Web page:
Minutes of Board Meetings of public bodies are “official documents” to which anyone can request access. But with so many public bodies now having meetings by videoconference, are the unedited tape or video recordings of these meetings accessible under the Access to Information Act?
The audio recording of board meetings is nothing new. Mini cassette recorders and Dictaphones have long assisted recording secretaries in the preparation of draft minutes, which are then reviewed and approved by the directors at a subsequent meeting. What is new is that public bodies are having board meetings via Zoom, Google Meet and Microsoft Teams, all of which include the option to record the meeting, thereby creating a new document that is subject to access to information requests.
Under the Access to Information (ATI) Act, audio and video recordings are included in the definition of “documents”. A document becomes an “official document” if it is in the possession, custody, or control of a public authority in connection with its functions. And “public authority” includes all government companies, ministries, executive agencies, and parish councils. There can be no doubt, therefore, that these recordings are no different than hard-copy minutes in the eyes of the law.
There is, of course, a significant practical difference between written minutes and the digital recording of a meeting. Anyone who has attended a board meeting would know how frequently the phrases “that’s not for the minutes” or “that’s off the record” are used. If that videoconference is being recorded, then everything said could be accessible to the public on request, unless of course, the recording is paused. On that note, while Zoom allows users to pause recordings, at the time of writing, Microsoft Teams does not. (You can stop and restart recording, creating 2 or more separate files).
Upon an ATI request being made for them, a public body is required to grant access to its minutes, unless there is an applicable exemption under the ATI Act. Where the minutes contain exempt material, the public authority may redact those portions before supplying a copy to the applicant. Exempt material includes, but is not limited to, (i) trade secrets, (ii) information that could prejudice someone’s commercial interests, and (iii) recommendations, opinions, or advice for Cabinet deliberations. There is no basis to redact unkind remarks, politically incorrect language or statements that might embarrass the board, the government or anyone else. Similarly, there is no basis to refuse an application on the ground that the applicant is presently or could in the future become engaged in litigation with the public body.
Where draft minutes or a recording of a meeting is requested under the ATI Act, the public body has no option to supply the approved minutes instead. In an English case from 2015, someone who was a claimant in litigation with a city council made a request under their Freedom of Information (FOI) Act for a copy of the draft minutes of a particular meeting. Initially, the city council refused the request, saying that they had already supplied the confirmed minutes in the court proceedings. The judge had ruled that the claimant was not entitled to receive the draft minutes under the court’s rules of disclosure. The requestor then sought an internal review of the refusal of his FOI request. The city council reconsidered its position and properly conceded that there was nothing in the FOI Act that exempted draft minutes. The requestor got access to the draft minutes under the FOI Act because different tests applied under the FOI Act than under the Rules of Court. The same is true of Jamaica’s ATI Act and our Rules of Court.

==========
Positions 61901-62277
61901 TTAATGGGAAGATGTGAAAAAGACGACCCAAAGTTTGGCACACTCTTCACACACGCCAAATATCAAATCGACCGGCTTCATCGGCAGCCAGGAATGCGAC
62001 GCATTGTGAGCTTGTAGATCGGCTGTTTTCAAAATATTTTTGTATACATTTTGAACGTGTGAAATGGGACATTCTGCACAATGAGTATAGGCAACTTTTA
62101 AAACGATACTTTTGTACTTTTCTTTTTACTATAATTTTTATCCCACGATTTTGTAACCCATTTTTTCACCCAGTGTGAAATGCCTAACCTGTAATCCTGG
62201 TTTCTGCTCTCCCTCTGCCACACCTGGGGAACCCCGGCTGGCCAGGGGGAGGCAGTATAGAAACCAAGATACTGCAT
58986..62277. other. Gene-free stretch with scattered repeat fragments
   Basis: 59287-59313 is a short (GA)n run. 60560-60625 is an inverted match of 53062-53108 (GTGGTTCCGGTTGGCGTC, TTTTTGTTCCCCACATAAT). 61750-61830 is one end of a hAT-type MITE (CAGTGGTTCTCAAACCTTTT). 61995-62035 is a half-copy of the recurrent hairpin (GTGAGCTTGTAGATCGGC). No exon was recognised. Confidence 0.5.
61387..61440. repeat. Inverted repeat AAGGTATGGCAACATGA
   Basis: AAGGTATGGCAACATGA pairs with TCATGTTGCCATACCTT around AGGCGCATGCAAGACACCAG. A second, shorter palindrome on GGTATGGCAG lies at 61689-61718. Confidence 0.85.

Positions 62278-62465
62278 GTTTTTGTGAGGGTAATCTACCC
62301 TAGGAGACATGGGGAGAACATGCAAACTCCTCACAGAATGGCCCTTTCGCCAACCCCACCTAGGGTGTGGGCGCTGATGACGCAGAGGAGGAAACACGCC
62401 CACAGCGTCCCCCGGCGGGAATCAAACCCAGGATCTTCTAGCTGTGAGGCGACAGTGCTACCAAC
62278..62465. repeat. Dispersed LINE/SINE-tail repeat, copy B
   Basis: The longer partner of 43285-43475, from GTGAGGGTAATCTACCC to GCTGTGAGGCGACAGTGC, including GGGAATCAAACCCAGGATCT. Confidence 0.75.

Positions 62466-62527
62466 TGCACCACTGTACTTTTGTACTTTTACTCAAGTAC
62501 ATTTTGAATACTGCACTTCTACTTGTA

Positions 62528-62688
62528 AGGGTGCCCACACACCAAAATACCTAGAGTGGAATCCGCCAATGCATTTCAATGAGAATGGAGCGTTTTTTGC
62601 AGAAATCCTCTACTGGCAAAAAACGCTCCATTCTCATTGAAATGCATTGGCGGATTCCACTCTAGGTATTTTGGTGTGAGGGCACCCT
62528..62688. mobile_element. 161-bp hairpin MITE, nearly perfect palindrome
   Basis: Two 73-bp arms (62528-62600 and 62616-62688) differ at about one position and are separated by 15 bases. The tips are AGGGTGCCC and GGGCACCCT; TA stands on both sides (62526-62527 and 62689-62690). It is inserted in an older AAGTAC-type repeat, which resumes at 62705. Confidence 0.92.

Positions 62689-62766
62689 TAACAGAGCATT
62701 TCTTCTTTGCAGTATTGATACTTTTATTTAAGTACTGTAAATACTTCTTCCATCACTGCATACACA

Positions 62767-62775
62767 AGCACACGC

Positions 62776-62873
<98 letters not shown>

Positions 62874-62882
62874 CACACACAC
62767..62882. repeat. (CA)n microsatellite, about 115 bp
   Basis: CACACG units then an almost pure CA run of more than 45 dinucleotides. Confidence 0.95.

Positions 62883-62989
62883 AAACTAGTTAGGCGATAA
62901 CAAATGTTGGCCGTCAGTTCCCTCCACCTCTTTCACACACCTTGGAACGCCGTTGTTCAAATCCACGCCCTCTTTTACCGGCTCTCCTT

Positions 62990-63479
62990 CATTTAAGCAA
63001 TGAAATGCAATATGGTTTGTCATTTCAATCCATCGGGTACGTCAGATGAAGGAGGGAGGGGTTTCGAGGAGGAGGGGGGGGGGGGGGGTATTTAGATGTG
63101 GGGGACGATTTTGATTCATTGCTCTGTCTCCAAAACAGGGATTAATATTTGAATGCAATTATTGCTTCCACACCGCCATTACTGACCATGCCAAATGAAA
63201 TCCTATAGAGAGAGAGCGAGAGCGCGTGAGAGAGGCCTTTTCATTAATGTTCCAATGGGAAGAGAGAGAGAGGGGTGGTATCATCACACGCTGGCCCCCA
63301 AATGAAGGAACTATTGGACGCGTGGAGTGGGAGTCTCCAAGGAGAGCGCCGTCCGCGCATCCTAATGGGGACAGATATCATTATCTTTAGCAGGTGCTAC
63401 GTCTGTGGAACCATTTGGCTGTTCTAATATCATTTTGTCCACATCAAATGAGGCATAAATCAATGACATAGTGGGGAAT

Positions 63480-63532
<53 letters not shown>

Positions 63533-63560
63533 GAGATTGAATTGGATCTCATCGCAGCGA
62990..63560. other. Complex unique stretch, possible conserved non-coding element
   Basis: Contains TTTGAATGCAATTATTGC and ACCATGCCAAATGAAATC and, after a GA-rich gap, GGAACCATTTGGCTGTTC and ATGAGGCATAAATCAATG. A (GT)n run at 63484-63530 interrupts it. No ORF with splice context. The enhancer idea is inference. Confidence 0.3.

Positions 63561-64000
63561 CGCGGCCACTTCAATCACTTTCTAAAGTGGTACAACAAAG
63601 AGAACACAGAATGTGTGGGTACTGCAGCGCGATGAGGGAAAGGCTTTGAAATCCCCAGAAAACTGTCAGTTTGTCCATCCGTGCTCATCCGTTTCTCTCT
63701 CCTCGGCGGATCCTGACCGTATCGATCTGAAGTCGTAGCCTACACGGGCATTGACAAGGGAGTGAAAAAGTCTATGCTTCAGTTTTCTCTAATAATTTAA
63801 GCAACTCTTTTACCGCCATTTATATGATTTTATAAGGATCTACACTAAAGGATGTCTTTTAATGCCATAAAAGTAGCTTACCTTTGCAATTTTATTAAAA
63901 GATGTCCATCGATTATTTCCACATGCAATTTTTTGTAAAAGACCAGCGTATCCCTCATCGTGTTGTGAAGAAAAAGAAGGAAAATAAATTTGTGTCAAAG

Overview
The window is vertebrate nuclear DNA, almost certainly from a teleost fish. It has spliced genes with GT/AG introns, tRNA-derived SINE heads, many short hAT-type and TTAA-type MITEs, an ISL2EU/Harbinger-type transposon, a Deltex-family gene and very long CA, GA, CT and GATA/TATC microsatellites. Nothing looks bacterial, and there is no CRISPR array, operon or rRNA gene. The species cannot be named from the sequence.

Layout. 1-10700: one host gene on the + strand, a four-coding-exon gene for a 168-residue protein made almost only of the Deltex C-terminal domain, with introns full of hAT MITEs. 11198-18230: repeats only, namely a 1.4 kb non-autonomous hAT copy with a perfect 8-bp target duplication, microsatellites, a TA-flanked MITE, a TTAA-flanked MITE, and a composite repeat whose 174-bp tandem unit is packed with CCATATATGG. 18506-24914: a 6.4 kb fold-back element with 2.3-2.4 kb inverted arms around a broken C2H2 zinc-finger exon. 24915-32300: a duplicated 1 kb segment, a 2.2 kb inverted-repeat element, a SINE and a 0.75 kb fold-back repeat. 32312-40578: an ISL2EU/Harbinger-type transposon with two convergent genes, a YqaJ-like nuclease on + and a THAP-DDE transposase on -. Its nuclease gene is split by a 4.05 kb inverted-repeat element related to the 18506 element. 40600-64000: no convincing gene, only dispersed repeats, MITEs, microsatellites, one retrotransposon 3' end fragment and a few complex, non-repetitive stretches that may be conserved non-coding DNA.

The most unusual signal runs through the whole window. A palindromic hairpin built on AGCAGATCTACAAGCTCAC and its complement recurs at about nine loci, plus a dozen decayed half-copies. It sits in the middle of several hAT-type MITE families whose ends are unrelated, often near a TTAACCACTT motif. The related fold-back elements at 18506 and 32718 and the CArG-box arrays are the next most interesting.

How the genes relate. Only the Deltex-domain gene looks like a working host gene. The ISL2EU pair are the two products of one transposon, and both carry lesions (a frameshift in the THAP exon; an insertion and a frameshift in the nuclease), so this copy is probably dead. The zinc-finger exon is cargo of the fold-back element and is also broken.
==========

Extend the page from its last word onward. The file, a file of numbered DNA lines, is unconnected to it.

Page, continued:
Video recordings of meetings present another unique challenge as it is an offence under the ATI Act for someone to alter, erase, destroy or conceal an official document with the intention of preventing its disclosure. Thus, if off-the-record remarks are captured in a video or audio recording, and someone edits the recording to remove those remarks, they could be committing a criminal offence. In that situation, they ought to retain the original, unaltered recording, in the same way that they retain draft minutes. There is presently no law that stipulates the minimum period to preserve minutes of meetings. That said, deleting an official document that belongs to the Government of Jamaica is not something to be done lightly.
Obtaining off-the-record exchanges is a useful method of understanding the considerations and thought-processes of decision-makers in the public sector. Quite often, it is that which is not in writing that is most important to know.
Gavin Goffe is a partner at Myers, Fletcher and Gordon, and is the Head of the firm’s Litigation Department. He may be contacted at firstname.lastname@example.org or through the firm’s website www.myersfletcher.com. This article is for general information purposes only and does not constitute legal advice.